What is the Web 3.0 that everyone is talking about, and what shortcomings of the current Internet it intends to fix
In today’s Internet, corporations rule, all user data and ideas are under their control. The concept of Web 3.0 will probably return the rights to rightful authors and build a new economy.
In the 2020s, more and more firms, developers and users are talking about Web 3.0 – the third “generation” of the Internet, in which blockchain technologies will play a major role. According to the new philosophy, power will no longer be concentrated in the hands of large corporations and institutions. Everyone will have equal opportunities to earn and build a business, writes Quartz.
Gilles DC, a marketing and sales specialist, told how the Internet has changed, what did not please the supporters of Web 3.0 and what the latter offer as an alternative.
What changes has the Internet experienced
The first principles of the Internet were laid down by the US government back in the 1970s. The authorities understood that it was unreasonable to control nuclear weapons from one computer, and therefore they equipped a decentralized network of several devices. This would allow the US to follow the doctrine of mutually assured destruction even if Soviet hackers tried to break into the system.
At that time, the Internet was mostly used by scientists, but everything changed in the 1990s, when Mosaic and Internet Explorer browsers appeared on the market. Web 1.0 worked like a giant library of data that was collected from many computers connected to the network and then displayed on the screen.
Users connected to the Internet via a dial-up phone line, uploaded photos for hours, searched for information in the Altavista search engine, and did not even think about web design.
Publishing content wasn’t easy – it required technical skills, so most people were readers rather than authors, says Gilles Disi. But anyone could do this if they wanted, because then the Internet worked as a decentralized structure.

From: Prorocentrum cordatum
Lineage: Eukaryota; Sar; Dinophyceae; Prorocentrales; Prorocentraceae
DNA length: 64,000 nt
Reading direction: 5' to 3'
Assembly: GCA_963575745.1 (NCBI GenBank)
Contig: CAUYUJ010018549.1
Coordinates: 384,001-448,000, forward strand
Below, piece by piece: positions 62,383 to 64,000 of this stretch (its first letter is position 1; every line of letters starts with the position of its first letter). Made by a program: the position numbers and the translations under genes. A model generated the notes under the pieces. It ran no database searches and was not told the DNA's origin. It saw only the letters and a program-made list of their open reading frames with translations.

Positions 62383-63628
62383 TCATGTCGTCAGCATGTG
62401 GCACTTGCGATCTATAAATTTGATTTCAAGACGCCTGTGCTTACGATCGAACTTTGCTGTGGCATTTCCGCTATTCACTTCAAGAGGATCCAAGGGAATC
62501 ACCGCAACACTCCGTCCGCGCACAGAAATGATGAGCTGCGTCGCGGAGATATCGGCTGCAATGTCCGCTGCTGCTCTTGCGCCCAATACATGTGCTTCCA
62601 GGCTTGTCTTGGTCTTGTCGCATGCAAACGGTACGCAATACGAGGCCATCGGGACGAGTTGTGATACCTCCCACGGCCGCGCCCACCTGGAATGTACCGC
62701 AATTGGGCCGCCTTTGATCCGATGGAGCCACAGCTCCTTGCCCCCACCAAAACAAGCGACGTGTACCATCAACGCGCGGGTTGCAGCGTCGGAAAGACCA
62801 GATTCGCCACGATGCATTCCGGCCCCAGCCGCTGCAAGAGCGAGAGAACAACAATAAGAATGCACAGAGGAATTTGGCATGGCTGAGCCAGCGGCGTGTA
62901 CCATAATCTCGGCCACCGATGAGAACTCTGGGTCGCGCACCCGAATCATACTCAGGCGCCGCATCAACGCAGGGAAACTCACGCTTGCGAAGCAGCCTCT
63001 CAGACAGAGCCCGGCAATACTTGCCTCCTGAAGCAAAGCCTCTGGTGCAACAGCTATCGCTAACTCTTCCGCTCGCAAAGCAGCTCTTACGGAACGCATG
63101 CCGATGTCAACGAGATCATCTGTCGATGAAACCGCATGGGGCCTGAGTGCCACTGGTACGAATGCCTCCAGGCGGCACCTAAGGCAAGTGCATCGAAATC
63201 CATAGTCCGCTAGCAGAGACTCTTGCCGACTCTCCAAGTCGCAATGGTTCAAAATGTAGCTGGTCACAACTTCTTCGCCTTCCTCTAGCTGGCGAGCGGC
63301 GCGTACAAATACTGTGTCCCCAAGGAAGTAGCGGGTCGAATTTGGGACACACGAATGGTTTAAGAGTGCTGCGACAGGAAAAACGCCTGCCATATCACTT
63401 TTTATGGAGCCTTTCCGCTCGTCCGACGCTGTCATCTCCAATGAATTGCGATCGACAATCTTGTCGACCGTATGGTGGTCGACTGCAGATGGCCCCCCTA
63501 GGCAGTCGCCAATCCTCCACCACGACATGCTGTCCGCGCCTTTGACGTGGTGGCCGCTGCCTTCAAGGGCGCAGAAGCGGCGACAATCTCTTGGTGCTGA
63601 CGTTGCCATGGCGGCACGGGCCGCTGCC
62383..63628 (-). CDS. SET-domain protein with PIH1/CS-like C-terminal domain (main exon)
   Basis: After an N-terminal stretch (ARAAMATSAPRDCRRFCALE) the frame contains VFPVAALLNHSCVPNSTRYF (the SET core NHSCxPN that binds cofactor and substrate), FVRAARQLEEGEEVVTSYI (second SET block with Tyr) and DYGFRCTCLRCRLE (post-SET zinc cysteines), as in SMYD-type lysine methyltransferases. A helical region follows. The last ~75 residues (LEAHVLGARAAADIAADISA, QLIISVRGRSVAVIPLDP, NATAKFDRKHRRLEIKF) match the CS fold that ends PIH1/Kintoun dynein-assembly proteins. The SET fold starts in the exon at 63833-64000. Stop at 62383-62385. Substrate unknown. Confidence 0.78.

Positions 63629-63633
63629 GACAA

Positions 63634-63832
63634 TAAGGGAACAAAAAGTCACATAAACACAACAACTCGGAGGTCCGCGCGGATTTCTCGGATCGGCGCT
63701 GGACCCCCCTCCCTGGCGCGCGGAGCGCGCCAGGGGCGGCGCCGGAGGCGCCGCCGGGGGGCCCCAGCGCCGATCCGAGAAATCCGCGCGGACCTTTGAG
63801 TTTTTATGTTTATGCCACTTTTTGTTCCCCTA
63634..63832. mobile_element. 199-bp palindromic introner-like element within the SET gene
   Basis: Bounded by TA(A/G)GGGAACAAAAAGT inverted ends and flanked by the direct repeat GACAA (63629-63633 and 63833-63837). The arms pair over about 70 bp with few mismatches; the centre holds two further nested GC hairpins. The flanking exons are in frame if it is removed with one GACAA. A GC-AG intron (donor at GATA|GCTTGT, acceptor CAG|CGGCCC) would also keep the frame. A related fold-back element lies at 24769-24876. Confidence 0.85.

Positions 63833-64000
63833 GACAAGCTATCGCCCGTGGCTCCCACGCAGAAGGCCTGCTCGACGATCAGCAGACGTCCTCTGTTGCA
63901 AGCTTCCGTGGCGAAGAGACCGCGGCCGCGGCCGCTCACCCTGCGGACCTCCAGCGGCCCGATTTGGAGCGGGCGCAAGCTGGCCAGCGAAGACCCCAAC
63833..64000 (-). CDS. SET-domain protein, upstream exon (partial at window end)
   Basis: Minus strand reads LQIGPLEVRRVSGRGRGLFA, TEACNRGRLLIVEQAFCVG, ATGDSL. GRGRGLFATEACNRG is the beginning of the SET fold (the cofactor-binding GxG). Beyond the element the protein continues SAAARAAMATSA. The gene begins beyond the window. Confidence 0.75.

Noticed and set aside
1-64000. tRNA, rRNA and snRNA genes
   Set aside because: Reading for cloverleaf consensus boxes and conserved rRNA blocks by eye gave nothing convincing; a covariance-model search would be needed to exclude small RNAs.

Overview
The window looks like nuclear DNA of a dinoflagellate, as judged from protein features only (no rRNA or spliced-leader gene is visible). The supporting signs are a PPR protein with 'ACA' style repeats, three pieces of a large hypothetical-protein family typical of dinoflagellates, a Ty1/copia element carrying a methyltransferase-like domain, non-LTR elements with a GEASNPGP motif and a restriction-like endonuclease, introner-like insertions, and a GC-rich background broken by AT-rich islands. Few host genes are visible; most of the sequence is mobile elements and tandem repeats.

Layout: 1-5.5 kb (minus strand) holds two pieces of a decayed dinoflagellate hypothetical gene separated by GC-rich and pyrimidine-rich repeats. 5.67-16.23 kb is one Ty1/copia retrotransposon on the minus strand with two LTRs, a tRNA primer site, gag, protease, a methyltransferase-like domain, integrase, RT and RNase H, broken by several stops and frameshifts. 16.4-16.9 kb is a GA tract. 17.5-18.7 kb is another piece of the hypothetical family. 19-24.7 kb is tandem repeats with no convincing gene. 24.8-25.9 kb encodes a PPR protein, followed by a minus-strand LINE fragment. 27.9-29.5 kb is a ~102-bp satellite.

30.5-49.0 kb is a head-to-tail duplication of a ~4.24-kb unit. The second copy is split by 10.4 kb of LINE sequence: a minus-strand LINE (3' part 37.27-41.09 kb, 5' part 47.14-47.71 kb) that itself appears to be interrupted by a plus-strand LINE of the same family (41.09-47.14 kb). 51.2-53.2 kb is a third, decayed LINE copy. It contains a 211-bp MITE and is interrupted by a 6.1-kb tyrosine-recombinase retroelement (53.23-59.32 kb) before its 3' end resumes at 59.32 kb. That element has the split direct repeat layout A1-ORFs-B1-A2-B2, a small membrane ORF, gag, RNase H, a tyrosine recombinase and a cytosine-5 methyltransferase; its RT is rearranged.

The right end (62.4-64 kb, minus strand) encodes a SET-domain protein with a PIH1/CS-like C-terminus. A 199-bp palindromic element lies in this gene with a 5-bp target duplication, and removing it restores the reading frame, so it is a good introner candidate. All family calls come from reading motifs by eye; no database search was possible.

This is how connections were built on the first Internet: a savvy developer created a website, and users became its readers gillesdc.com
Over time, the network has gotten bigger and faster. In the 2020s, three billion people use it, spending 80% of their day doing it, and publishing something on the Web 2.0 Internet no longer requires any special skills. Therefore, the number of creators and tools for them has increased rapidly.
There were three major shifts, according to investment firm Fabric Ventures:
So the once decentralized Internet has turned into a set of interacting with each other, but still closed systems. Each of them is fighting for power in the market – that is, for users. After all, the more of them, the higher the value of the product, the author writes.
Companies pretend that you can use their services for free, but this is not so. In fact, a person pays for them, just not in the usual currency, but in the form of their own data and content that they publish. “Someone’s self-expression is a way for firms to increase their market capitalization,” notes the marketer.
However, the coming wave of Web 3.0 goes far beyond money and cryptocurrencies, proponents point out. The new Internet, they say, on the contrary, promises to build a “global village” – a world focused on people and interpersonal interaction, which will contribute to the development of technology and business, as well as the promotion of private initiatives.
However, other generations also thought so when they built the first and second versions of the Internet, and the first was eventually monopolized by Google, and the second was absorbed by services like Facebook and YouTube. Whether Web 3.0 can avoid a similar fate, only time will tell, since all experiments in the market will depend on investment, Quartz concludes.